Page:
Personal notes from the authors about how they came to teach environmental law and have the need to write this book and create this companion website This book has evolved from the teaching of Environmental Law at Barnard. Dr. Bower, who developed this course, has taught it since 1993 and has taught it every spring with Dr. Neacsu since 2003.
Peter Bower I have taught geology and environmental science at Barnard College and Columbia University for over forty years. I was the motive force in bringing the Department of Environmental Science into being at Barnard. During the same time (1988-1996) I served on the City Council and was Mayor of the Township of Teaneck (pop. ~ 40,000). It was here in various environmental struggles such as, creating parkland and Teaneck’s first recycling program, fighting illegal dumping of refuse on township property and prosecuting wrongdoers, reversing zoning by ordinance and over-development, or protecting the Greenbelt along a major highway through town, that I learned that everything I did or wanted to do on the Town Council involved the law and was surrounded by and defined by the law. I needed to learn what the law was, how it was created, and how it all worked. The first and most important decision I made on becoming Mayor was to choose a Town Attorney. Of course the most important fact of the City Council of seven was to be able to count to four. Without four votes nothing happened. My selection depended on two main factors: Did the attorney know the law (especially NJ state law)? And, could this attorney be creative to move us from A to B? I selected Martin Cramer, attorney for Jimi Hendrix and for Woodstock, who instilled in me a thirst to learn about the law and the ability to be able to ask the right questions. For several years I was at his side learning by doing. I spent days and weeks in the Columbia Law Library learning to read cases and do legal research. It was at this point that I was convinced that my undergraduates at Barnard and Columbia needed an environmental law class, but one rooted in basic civics, reading cases, researching precedent, writing briefs, and researching statutes, and regulations. Given that the environmental law class has been taught for over twenty years, these roots have been well developed but, given the concern for environmental protection, deep roots of civic-mindedness and the role the law and lawyers may play have also been developed.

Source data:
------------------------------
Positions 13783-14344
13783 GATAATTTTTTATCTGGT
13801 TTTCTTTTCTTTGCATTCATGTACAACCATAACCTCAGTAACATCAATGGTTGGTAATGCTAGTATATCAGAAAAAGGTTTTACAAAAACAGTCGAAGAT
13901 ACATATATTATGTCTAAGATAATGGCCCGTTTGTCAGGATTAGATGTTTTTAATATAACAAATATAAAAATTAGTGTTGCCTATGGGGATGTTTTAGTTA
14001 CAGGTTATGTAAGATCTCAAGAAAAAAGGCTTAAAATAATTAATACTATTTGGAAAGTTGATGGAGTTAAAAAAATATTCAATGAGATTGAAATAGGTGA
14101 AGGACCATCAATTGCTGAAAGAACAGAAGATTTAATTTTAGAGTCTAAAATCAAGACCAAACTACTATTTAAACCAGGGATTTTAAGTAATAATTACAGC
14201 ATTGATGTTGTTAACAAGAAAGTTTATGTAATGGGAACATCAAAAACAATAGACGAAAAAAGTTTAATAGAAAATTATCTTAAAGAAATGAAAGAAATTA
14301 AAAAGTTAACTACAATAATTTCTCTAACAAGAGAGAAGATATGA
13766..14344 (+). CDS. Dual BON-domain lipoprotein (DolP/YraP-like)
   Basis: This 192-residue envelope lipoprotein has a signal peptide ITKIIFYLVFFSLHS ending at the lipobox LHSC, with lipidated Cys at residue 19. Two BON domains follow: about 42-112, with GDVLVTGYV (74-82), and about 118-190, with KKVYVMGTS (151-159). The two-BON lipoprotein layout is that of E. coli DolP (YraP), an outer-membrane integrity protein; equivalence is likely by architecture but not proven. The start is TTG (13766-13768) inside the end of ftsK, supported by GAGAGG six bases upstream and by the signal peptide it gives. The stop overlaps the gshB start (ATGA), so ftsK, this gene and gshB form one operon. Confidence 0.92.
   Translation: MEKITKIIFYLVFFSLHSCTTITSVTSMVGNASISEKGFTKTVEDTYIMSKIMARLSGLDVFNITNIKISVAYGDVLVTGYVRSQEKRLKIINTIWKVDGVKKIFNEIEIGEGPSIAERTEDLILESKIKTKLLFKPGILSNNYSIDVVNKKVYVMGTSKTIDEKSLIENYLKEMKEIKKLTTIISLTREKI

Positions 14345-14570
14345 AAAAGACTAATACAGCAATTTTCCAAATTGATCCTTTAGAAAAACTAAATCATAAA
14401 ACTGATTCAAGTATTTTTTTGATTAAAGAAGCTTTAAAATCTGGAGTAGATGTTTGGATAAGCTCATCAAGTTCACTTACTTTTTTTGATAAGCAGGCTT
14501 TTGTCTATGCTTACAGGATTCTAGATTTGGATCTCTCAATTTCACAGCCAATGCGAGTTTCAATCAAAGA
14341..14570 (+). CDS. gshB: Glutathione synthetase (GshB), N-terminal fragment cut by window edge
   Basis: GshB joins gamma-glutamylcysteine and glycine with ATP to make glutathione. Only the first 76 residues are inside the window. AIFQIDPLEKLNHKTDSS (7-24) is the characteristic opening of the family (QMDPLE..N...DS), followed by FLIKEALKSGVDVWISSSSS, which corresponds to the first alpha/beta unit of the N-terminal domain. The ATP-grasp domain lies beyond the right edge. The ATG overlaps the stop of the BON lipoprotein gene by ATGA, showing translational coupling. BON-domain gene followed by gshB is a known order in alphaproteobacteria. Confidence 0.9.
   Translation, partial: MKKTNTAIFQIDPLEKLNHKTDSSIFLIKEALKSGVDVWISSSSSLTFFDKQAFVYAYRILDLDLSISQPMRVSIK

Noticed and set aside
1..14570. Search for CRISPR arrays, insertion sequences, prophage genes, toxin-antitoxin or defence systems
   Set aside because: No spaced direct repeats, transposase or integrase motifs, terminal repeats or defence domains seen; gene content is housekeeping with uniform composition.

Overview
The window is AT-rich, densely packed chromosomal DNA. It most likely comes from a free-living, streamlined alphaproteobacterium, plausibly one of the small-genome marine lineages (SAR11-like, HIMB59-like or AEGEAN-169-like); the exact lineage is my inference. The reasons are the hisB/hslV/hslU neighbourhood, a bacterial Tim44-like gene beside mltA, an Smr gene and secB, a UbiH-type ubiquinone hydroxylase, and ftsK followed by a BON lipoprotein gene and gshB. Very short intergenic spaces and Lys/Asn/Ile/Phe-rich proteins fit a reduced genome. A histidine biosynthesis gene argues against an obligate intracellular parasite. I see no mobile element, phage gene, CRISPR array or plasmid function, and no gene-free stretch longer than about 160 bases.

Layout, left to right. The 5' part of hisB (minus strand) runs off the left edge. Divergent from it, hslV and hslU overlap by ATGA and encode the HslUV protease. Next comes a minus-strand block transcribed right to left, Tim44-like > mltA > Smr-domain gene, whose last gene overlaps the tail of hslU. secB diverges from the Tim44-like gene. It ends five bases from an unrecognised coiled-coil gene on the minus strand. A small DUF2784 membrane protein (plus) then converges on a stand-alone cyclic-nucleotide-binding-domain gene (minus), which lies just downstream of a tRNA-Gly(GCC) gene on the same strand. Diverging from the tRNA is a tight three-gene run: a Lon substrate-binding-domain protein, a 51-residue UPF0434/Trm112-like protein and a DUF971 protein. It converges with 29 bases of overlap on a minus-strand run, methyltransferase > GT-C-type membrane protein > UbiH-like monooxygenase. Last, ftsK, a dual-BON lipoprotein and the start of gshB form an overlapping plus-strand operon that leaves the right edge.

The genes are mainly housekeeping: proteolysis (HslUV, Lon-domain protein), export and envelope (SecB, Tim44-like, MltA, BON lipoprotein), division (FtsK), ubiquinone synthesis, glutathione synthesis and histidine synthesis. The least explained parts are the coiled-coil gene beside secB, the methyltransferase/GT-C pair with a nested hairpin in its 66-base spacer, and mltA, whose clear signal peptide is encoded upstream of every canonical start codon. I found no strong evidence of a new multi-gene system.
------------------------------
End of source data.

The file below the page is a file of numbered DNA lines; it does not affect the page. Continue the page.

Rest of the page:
Dana Neacsu Law dictates behavior when it establishes social boundaries, the limits of socially tolerable. Certainly, legal tolerance is different than moral or religious tolerance, because if immoral behavior meets a raised eyebrow, illegality meets with various civil and penal liabilities. Just from this pragmatic approach to consequences, the logic behind teaching law seems irrefutable. A society governed by the rule of law promotes a peaceful future, or better yet, the only future civilization should strive for. This book is the fruit of a two-decade belief that Law, a concept whose consequences are so extraordinary because it affects everybody, every day, from birth to death, whether human or corporation, needs to be taught organically, both conceptually, and through its specific consequences. This is why we co-teach substantive environmental law and policy, with the necessary constitutional and torts components, as well as legal research and writing, with the added civil procedure elements for understanding the constraints of legal rewriting and reasoning – but also technology, because technology has greatly influenced how law realizes itself as individual statutes, court and agency decisions, or agency rules, and produces its specific, fact-based, consequences. Most of my professional life has involved legal teaching, and as such I have long been preoccupied with the way students are introduced to law. In Bucharest I taught introduction to civil law to 1L students, and at Columbia I developed my job to include teaching legal research to 1L and LLM students. My own research has focused on the elite law school’s curriculum. In an older article on the value of the law school curriculum I argued that law was not taught within the confines of a free-market of ideas: important schools of ideas were missing from the elite law schools’ curriculum. More recently, in The Many Texts of Law (2014), with my co-author, I engaged in the debate about the Socratic method which makes students learn as they espouse their ignorance. The birth of this method dates back to 1870, the year when Christopher Columbus Langdell became Harvard's Dane Professor. Thus, my quest for a better approach to teaching law, which starts with my two decade teaching experience in both Europe and North America, seems only natural. My theoretical investigation also builds on the old conversation about the use of casebooks in today’s age of technology. If technology has been hailed as the new equalizer, giving everybody a chance to expand their horizon, in legal education, technology seems to encourage the reverse, narrowing things down, and giving students the ability to be even more precise while avoiding the essential broader subject-matter connections. And this is what we are set to avoid. Within the law school environment, technology, database-driven research, seems to accelerate what legal educators have been fighting against for 75 years, the closed universe. In our class, due to our legal, cultural, philosophical, policy, and scientific immersion into the world of environmental law are exposing the students to the essence of the rule of law, while enabling them to understand the specificity of law, because there is no rule of law outside a working legal regime whose specific rules are constitutional because they mirror our society and its mores.